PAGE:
Tag Archives: hero

Memorial Day Tribute

May 8, 2017 by

Memorial Day is a federal holiday—a day of remembrance for those who have died while serving in our country’s armed forces.

The May/June issue of Omaha Magazine features the stories of several Nebraska veterans and their war experiences. My husband, Raymond Lemke, was drafted to serve in the Korean War. He was somewhat reluctant to talk about his experiences, but he wrote about his service in a memoir. I’ll share some of those experiences here.

His basic training was in Fort Leonard Wood, Missouri, which had been closed since World War II. When he first got there, it wasn’t even completely open. Today, it remains open and is known by the nickname “Fort Lost In The Woods.”

He trained in engineering—which consisted mainly of building Bailey bridges—and also trained with dynamite, TNT, and other explosives to blow up bridges. After training, he was sent straight to Korea. He was assigned to the 1st Cavalry Division’s M114 155 Howitzers, which had nothing to do with his basic training.

He said that Korea was very difficult for him, and he felt that it was a controlled war. He said they would take a hill, back off, then take it again the next day. The loss of life was tremendous.

The winter weather in North Korea was nearly identical to the winter in Nebraska. Growing up dirt poor in rural Nebraska provided the right experience for dealing with Korean winters. By layering newspapers inside his clothes, he was able to stay warmer while so many U.S. troops froze to death.

On top of the constant cold, he was always hungry. He fondly remembered taking a big jar of peanut butter from a resupply group.

After 11 months in the service, he became a staff sergeant. He believed the promotion was because he was still standing.

The American and North Korean forces would shell each other continuously until one knocked the other out. They never thought about ear protection, and the battery fire took its toll. Despite suffering tinnitus since the war, he didn’t complain. “I’m the lucky one—I am still here,” he said. He was discharged on Nov. 6, 1953.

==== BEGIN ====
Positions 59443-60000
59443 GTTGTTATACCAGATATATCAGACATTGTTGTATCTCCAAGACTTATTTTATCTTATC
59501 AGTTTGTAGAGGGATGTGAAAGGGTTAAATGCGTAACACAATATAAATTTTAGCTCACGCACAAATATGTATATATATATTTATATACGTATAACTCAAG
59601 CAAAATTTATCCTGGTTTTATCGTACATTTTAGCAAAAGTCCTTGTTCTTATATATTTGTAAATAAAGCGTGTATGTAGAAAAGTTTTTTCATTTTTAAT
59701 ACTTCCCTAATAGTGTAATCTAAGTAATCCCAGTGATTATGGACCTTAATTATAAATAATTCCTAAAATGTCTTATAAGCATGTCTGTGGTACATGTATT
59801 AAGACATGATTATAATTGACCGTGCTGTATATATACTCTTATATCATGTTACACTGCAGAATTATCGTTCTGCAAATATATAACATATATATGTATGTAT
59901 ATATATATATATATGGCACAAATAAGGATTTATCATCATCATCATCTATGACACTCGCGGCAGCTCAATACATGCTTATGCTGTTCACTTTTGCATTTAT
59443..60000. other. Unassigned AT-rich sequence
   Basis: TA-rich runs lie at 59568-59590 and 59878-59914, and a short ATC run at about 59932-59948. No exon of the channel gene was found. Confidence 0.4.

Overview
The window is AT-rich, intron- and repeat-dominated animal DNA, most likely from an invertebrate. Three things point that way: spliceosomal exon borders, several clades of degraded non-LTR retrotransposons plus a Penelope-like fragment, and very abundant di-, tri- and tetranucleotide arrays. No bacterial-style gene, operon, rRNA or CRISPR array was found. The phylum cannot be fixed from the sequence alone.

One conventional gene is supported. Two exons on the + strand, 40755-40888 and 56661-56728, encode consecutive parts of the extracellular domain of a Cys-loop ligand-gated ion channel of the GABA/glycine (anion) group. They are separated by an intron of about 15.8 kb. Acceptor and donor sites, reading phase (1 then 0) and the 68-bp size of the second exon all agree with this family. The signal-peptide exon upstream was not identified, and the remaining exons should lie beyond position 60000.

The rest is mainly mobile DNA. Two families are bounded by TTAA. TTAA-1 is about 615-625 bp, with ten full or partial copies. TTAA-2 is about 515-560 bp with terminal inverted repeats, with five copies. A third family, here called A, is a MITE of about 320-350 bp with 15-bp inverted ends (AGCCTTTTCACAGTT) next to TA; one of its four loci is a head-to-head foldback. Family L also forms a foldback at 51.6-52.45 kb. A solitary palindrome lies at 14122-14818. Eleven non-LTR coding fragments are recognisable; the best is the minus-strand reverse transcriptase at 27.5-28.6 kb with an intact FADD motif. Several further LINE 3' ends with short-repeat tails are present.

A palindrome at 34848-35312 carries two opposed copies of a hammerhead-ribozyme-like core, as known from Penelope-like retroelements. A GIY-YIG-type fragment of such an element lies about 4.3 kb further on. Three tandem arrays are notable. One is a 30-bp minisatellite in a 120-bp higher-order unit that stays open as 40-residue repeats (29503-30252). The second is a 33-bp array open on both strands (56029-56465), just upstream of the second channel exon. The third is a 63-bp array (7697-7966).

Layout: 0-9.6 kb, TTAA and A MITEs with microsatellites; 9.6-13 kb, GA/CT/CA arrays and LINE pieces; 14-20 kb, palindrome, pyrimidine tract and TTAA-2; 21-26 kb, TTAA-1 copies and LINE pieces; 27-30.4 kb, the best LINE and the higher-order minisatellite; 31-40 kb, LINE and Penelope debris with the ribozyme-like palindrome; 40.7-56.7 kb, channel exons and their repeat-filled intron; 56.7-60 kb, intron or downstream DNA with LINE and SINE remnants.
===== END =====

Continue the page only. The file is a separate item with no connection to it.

Later, living in Papillion, he was on the Papillion Draft Board. As a protest against the escalation of the Vietnam War, he resigned from the board, refusing to send more boys there.

I am proud of my husband’s service, and I have deep respect for all who have served and sacrificed for our great country—they are truly heroes!

Raymond Lemke

This article appears in the May/June 2017 edition Sixty-Plus, a publication within Omaha Magazine.

Gridiron Hero Becomes Mentor and Coach

August 27, 2013 by
Photography by Eric Francis Photography and Ted Kirk

What former Nebraska Cornhusker Steven Warren remembers most from his days playing football is not a particular game or plays, but rather the camaraderie among his teammates—along with key tenants such as persistence, integrity, and trustworthiness. These were experiences and traits that would serve Warren well later in life.

Recruited out of Springfield, Mo., he recalls Nebraska Head Coach Tom Osborne paying Warren and his family a visit in their living room the same week Big Red won the 1995 national championship. Warren accepted a UNL football scholarship and packed his bags for Lincoln.

Warren (96) delivers a bone-crushing hit back in his playing days for Big Red.

Warren (96) delivers a bone-crushing hit back in his playing days for Big Red.

“Nebraska football was No. 1; it was everywhere,” Warren recalls. “And being a part of it was like being a part of The Beatles.”

Freshman year was both a culture shock and an athletic shock for Warren: rigorous practices alongside the fame of being a Cornhusker. “There was so much temptation because of what you were part of. But you also had to learn time management,” he adds.

While playing for Nebraska, Warren found himself developing close friendships with other players and families in and around Lincoln. Oftentimes, parents would seek Warren out to speak with their children about setting goals, planning for the future, and living one’s dream.

Warren left Nebraska as a 3rd round pick of the Green Bay Packers in the 2000 NFL Draft. Thirteen weeks into his rookie year, Warren was sidelined with an injury and told he would miss the remainder of the season. He stayed in Green Bay, undergoing rigorous rehabilitation and training. He returned to the Packers for one more season before moving to the AFL, first playing for the San Jose Sabercats and, later, the Arizona Rattlers. At each of his AFL stints, Warren suffered separate injuries. “That’s when I realized my body was trying to tell me something,” he recalls.

130309_CU_-45

Warren returned to University of Nebraska-Lincoln and finished his sociology degree in 2004. After graduation, he had a decision to make. His wife, Heidi, is from Columbus, so staying in Nebraska certainly seemed like an option. And being a Nebraska alumni opened many doors for Warren. Former Huskers often pursued successful careers after leaving the field.

But a sales job or related opportunities just didn’t feel right.

“I always liked helping others, and I worked with mentors while at Nebraska,” Warren shares. At his Lincoln home near 30th and Y streets, some of Warren’s fondest memories were sitting on his porch and talking with children and teens who lived in the neighborhood.